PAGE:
Promising new treatment approaches making news at the AAN meeting

Greetings from Philadelphia! You might remember that Philadelphia was our Nation’s capital during the revolutionary war. This week, the city of brotherly love is the capital of multiple sclerosis research as thousands of neurologists gather here to report their latest discoveries.

I have been impressed by both the number and the quality of studies on emerging therapies for MS being presented this week. One of these studies was the eagerly awaited clinical trial of the pregnancy hormone estriol combined with Copaxone in relapsing-remitting MS. This study was inspired by the observation that MS relapses are less frequent during the third trimester of pregnancy, a time when estriol is at its highest level. In this trial of 164 women, the investigators determined that pregnancy levels of estriol plus Copaxone reduced the rate of relapses after one-year by 47% compared to women taking Copaxone alone. There were also significant positive benefits observed in the scores of cognition tests. These positive effects were less significant in the second year of the study – the reasons why are not clear, but a more thorough analysis might reveal some answers.

The “hygiene hypothesis” proposes that the increased frequency of autoimmune diseases like MS in industrialized countries is due to a reduction in exposures to infectious bacteria, viruses and parasites. This hypothesis gave rise to a study reported by a team of investigators from the University of Wisconsin. Participants in this trial drank a sports drink laced with the eggs of a pig parasite called porcine whipworm every two weeks for ten months.

The number of active brain lesions detected at the end of the trial by MRI was moderately reduced by 34% compared to the number lesions detected at the beginning of the trial. Evidence was also presented that treatment could promote the activity of disease-suppressing white blood cells. This was a small trial and needs to be repeated in a larger number of participants before definite conclusions can be made. Imagine if we could treat MS with a sports drink?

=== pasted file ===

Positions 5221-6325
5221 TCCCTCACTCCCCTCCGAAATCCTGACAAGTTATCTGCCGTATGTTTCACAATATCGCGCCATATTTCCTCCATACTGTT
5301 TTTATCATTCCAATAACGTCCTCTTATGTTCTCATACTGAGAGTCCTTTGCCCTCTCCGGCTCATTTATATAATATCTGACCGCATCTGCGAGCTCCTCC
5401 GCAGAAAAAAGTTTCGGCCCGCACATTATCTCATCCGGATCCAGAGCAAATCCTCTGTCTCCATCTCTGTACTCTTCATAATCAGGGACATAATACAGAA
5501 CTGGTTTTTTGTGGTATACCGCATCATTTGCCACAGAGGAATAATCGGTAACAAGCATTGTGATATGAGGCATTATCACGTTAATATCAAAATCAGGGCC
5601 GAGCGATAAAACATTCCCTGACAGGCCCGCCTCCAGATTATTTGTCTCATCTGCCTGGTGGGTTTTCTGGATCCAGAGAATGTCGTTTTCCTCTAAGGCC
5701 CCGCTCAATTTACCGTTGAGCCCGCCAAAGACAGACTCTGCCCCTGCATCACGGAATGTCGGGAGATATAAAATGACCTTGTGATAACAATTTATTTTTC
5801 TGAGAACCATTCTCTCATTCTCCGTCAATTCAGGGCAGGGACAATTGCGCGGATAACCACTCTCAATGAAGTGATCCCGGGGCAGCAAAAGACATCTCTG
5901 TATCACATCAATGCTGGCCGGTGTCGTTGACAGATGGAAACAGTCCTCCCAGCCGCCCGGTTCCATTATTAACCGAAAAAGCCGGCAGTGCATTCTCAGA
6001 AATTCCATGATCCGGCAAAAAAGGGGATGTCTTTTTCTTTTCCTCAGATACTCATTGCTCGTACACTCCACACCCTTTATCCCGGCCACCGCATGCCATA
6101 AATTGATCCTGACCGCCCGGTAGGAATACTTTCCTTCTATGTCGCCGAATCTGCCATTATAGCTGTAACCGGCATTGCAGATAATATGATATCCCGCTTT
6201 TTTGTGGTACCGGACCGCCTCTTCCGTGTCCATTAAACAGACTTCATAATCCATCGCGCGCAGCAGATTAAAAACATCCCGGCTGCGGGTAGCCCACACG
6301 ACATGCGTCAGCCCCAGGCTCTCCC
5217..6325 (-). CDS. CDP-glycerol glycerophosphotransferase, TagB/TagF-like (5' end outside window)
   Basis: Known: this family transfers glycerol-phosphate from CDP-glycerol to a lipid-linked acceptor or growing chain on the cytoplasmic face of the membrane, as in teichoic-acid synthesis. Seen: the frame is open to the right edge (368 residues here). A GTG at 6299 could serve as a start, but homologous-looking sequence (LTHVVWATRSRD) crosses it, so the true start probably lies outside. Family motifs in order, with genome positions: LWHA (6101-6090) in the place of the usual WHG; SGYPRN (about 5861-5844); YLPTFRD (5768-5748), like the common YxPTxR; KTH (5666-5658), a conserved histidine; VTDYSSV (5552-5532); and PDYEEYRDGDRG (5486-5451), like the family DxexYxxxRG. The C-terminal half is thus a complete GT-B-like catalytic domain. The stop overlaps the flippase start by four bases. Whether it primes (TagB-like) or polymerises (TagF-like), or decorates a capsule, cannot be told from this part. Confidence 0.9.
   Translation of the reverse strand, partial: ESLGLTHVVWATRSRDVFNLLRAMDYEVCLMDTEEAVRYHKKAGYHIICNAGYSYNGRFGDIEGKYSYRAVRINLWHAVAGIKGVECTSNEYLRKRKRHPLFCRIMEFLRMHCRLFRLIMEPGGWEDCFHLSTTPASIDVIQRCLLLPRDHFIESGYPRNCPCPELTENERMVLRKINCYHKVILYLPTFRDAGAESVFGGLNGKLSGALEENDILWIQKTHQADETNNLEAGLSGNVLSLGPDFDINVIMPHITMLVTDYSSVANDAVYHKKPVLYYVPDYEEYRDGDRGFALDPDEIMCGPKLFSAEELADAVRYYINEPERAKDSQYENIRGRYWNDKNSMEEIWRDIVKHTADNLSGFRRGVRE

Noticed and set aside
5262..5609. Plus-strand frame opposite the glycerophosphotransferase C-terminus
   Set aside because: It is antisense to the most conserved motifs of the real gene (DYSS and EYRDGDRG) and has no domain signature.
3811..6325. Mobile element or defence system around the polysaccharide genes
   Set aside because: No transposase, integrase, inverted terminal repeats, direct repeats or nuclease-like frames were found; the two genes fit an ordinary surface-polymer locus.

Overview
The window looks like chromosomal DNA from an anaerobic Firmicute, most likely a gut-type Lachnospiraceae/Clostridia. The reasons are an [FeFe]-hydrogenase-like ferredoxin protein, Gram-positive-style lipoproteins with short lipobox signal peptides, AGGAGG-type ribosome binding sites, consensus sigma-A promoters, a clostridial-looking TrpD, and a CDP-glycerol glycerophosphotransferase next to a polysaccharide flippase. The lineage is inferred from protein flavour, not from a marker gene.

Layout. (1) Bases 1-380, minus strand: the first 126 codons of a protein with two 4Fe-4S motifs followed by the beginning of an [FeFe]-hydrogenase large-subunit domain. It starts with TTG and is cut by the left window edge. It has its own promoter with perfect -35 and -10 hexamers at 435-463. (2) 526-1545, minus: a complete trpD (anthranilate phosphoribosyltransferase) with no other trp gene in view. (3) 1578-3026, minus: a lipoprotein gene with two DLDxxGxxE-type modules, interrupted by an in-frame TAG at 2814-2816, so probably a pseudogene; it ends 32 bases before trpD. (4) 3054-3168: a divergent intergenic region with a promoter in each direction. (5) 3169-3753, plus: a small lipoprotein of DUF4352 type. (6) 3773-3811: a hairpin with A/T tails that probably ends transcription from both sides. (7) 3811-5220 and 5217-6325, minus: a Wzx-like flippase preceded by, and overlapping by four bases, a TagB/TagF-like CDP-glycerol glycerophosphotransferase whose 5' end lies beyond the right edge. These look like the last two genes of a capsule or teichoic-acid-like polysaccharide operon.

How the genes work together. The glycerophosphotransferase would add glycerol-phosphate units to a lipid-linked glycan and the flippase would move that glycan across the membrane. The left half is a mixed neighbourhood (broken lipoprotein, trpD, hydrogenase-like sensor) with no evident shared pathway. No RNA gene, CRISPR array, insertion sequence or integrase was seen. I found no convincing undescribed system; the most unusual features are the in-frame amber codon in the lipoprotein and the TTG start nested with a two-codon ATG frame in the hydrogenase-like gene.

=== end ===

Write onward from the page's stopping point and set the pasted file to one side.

Of all the many different industry sponsored clinical trials being presented this week, one that in particular intrigued me was a phase II trial testing a biological agent called Ofatumumab (who comes up with these names!) in MS. Ofatumumab targets a type of white blood cell called a B cell and is already approved for the treatment of B cell cancers. Previous studies suggest B cells play a role in MS disease activity, so getting rid of them may reduce relapses and help slow disease progression.

The study investigators reported a 65% reduction in the number of active brain lesions detected by MRI in the treated groups compared to the placebo groups – pretty impressive. These results add to previous studies with related agents and suggest targeting B cells is a very promising approach for treating MS.

Finally, something to keep your eye on for the future. IRX4204 is small molecule that selectively inhibits the activity of a receptor, or docking site, for a Vitamin A-like molecule called retinoic acid. Two studies presented this week suggest that IRX4204 may inhibit inflammatory responses and promote the repair of myelin, the nerve fiber casing that’s damaged by MS immune attacks. If true, this one-two punch could be a powerful combination that would both stop immune responses that lead to nervous system damage and also repair what has been lost. These are early stage animal model studies and must be followed up in people with MS before we get too excited, but I find the strategy to pursue agents with both anti-inflammatory and repair properties pretty exciting.

That’s it for now. I have to rush off to the next session (and a Philly cheesesteak sandwich). Stay tuned for more posts coming soon.

Tags Research, Treatment      8 Appreciate this
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Bruce Bebo, PhD

Bruce Bebo, PhD, is Executive Vice President, Research at the National MS Society, and was previously a research immunologist focusing on the influence of sex hormones on MS. He is a driven and passionate Society volunteer, successful fundraiser and advocate, fueled in part by the fact that his mother had MS.

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  • Avatar
    michellecorona519  Apr 30, 2014 3:45 PM
    NAMASTE, ! Keep up with your good works Dr, and how proud you're mother must be.
  • Eli Morowitz   Apr 30, 2014 3:47 PM
    I was with you Bruce, right up to the Philly cheese steak sandwich. Doesn't sound Swank Diet compatible.
  • John M.   Apr 30, 2014 3:57 PM